I’ve been thinking about nutrition lately. I’ve been on this diet, you see, and one of the keys to it, and I suppose to any diet, is simply a change in consumption. It is an effort to alter habits and acquire an appreciation for things that are better for you though perhaps harder to access.
The truth is in our society, food is easy. Fast food for it’s quick carbs and easy availability is as ubiquitous as smog. It’s always been faster to do a drive through than a sit down and it’s now cheaper to go out that cook at home. Fast food, once the exception, a treat for special occasions on the road. and that day when you’re out of of leftovers, is the standard and everything else, vegetables and roasts, must fight for attention against it and is the holiday exception to pizza and ten inch “foot long” sandwiches.
Save the Cat narrative timing. You can sense a coming reveal by the commercial breaks and are confident that you can plug away on your iPad sure that you can passively absorb the explanations at the end with little need to digest more than the quick cutting and special effects. The same plots and characters, situations and timings, like Taco Bell’s famous six ingredients, are rearranged slightly, renamed and then served in disposable cartons. It is ideal for the lazy consumer and a population of jaded entertainment junkies with short attention spans strung out on instant gratification and reruns.
It’s not healthy.
But it sells.
Books are better than most entertainment delivery devices. They books cater to a different audience, one willing to dedicate real time and actively—yes, I said ACTIVELY, participate in their own entertainment. But there is still a fast food component to the mass market. Stereotypical plots and characters, patterned structure, voice and pacing dominate the publishing world. Poor writing is excused and artless tropes are allowed for the literary equivalent of explosions.
I’m often surprised by how shallow some modern books are, how they don’t experiment or express, how their themes are as simple and accessible as a car commercial’s. How they are meant to be consumed, forgotten and thrown away—the very notion originally behind the invention of the paperback novel, I might add.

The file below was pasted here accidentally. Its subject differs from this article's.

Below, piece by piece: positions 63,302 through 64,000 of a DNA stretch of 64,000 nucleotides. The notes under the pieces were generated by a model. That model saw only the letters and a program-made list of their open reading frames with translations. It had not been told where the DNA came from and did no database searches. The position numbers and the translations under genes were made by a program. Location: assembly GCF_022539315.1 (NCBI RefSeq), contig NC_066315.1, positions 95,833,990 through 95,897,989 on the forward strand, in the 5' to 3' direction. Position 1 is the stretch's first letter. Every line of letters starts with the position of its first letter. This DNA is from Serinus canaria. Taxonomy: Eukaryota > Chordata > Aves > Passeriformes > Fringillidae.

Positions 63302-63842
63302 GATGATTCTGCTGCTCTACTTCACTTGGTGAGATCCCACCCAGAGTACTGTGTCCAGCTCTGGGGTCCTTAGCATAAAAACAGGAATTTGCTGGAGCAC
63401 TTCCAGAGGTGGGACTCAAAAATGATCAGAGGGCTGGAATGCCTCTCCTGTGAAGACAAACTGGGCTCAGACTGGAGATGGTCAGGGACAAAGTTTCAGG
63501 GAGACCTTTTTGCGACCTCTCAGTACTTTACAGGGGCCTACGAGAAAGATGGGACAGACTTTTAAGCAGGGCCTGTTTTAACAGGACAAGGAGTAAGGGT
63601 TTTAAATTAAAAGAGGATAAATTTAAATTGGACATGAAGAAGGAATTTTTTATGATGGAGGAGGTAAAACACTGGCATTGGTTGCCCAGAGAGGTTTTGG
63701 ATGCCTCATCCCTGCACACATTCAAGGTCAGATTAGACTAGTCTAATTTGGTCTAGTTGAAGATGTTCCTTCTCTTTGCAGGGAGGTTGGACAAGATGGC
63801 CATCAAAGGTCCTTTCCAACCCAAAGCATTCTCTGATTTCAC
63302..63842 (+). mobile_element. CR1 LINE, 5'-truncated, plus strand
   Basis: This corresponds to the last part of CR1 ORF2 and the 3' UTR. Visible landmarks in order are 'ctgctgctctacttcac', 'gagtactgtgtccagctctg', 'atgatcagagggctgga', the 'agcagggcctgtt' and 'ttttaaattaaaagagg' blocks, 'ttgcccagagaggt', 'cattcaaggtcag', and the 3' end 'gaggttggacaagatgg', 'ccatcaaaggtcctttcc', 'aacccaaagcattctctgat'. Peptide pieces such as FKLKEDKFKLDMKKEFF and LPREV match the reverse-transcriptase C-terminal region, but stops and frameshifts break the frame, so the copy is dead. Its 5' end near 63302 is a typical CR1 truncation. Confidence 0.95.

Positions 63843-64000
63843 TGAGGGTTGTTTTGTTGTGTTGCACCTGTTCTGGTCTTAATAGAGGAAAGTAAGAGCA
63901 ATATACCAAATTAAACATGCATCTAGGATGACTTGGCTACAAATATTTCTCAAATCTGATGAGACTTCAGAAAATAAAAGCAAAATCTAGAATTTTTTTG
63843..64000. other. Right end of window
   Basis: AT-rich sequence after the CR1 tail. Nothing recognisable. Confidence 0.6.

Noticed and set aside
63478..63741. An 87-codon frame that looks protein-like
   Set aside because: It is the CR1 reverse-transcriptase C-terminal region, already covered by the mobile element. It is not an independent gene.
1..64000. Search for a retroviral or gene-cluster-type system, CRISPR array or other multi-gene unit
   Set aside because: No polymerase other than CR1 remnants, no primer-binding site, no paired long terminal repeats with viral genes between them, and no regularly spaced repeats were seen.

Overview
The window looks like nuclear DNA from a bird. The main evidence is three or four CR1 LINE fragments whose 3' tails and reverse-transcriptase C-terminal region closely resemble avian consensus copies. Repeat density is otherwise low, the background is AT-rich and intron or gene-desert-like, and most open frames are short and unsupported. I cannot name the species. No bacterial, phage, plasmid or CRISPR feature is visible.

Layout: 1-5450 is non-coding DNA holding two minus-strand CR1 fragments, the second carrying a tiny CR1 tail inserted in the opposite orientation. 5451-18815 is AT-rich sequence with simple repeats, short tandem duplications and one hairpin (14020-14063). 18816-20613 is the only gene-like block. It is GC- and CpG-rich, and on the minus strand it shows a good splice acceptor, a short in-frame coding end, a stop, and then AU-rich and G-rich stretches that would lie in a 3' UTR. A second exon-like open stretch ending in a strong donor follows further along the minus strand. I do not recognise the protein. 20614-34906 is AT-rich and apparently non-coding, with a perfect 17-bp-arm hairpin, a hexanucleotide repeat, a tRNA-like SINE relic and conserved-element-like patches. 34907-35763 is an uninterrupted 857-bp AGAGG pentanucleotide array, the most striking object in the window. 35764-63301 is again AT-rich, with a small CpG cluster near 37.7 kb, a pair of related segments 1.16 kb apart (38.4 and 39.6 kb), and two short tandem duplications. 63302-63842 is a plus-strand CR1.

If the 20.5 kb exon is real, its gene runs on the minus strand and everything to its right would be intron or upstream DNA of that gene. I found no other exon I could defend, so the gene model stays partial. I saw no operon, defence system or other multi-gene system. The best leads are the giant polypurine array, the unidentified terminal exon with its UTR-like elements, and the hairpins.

|Long Arc - not so new after all|
It’s risky to break out of the patterns, to celebrate novelty over imitation, but eventually these very safe techniques get old. Movies bomb, pizza franchises fold, and vampires are not longer chic.
I’m sick of superheroes and space teenagers, speeding cars and orange fireballs. Italicized thought bubbles and dragon riding love-sick pubescents. I crave adults. I want some depth and meaning. Repercussions and theme. Yes, theme—what are you trying to tell me?
True art, like healthy food is out there, but usually not promoted. Word of mouth and active pursuit are required to find it. It’s hard.
|Was this book any good|
because not even The Wachowskis
could save the movie.
Living on fast food is unhealthy for a person and a society. It reinforces laziness and conformity while promoting the basest affinities of taste. The problem is that we’re so used it, inundated with it. All the promotion goes to it. Unless we force ourselves to turn away, it’s all we’re fed. We must consciously find alternatives, boycott the crap. Once we break out of the habit, we can realize how unhealthy it’s all been and how wonderful the other possibilities really are.
Culture will move on eventually, if only from boredom, and those tales that managed to be brought out only to be forgotten may yet be found to be one of those wonderful things called "ahead of their time," "cult classics," and "avant-garde."
In the meantime, I'm sick of the pablum, the fourth grade reasoning levels, and simplistic designs of most of our stories. I have a personal hunger to experience something other than a re-tread and a professional desire to find editors with vision who’ll see difference not as wrong, but as, well… different. Gatekeepers who can think beyond paint-by-numbers simplicity and appreciate the beauty of a rough edge, an unfinished phrase, a new pattern, a different pace, a thematic moment or an interpretative ending that all conspire a greater artistic whole.
You know, nutrition.